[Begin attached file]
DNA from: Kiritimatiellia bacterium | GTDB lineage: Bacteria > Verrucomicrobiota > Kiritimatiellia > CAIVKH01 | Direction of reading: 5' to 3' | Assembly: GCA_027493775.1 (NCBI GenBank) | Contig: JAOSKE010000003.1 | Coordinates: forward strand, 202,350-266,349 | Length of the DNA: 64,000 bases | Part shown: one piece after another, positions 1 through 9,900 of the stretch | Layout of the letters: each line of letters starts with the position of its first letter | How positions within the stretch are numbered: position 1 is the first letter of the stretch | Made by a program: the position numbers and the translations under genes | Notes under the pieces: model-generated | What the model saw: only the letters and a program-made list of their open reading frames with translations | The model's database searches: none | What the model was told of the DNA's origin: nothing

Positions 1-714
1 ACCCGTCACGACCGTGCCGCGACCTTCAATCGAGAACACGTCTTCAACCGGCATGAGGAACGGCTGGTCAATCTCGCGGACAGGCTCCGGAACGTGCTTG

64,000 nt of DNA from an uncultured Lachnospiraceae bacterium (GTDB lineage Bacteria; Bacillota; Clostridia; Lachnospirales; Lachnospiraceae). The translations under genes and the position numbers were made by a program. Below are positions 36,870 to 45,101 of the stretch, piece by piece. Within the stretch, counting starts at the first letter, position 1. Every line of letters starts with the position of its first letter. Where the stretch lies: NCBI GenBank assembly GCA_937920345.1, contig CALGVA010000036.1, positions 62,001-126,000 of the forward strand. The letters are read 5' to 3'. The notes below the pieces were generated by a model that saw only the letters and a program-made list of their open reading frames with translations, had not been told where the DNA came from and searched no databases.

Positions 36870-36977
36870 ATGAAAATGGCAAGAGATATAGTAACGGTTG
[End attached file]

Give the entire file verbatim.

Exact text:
DNA from: Kiritimatiellia bacterium | GTDB lineage: Bacteria > Verrucomicrobiota > Kiritimatiellia > CAIVKH01 | Direction of reading: 5' to 3' | Assembly: GCA_027493775.1 (NCBI GenBank) | Contig: JAOSKE010000003.1 | Coordinates: forward strand, 202,350-266,349 | Length of the DNA: 64,000 bases | Part shown: one piece after another, positions 1 through 9,900 of the stretch | Layout of the letters: each line of letters starts with the position of its first letter | How positions within the stretch are numbered: position 1 is the first letter of the stretch | Made by a program: the position numbers and the translations under genes | Notes under the pieces: model-generated | What the model saw: only the letters and a program-made list of their open reading frames with translations | The model's database searches: none | What the model was told of the DNA's origin: nothing

Positions 1-714
1 ACCCGTCACGACCGTGCCGCGACCTTCAATCGAGAACACGTCTTCAACCGGCATGAGGAACGGCTGGTCAATCTCGCGGACAGGCTCCGGAACGTGCTTG

64,000 nt of DNA from an uncultured Lachnospiraceae bacterium (GTDB lineage Bacteria; Bacillota; Clostridia; Lachnospirales; Lachnospiraceae). The translations under genes and the position numbers were made by a program. Below are positions 36,870 to 45,101 of the stretch, piece by piece. Within the stretch, counting starts at the first letter, position 1. Every line of letters starts with the position of its first letter. Where the stretch lies: NCBI GenBank assembly GCA_937920345.1, contig CALGVA010000036.1, positions 62,001-126,000 of the forward strand. The letters are read 5' to 3'. The notes below the pieces were generated by a model that saw only the letters and a program-made list of their open reading frames with translations, had not been told where the DNA came from and searched no databases.

Positions 36870-36977
36870 ATGAAAATGGCAAGAGATATAGTAACGGTTG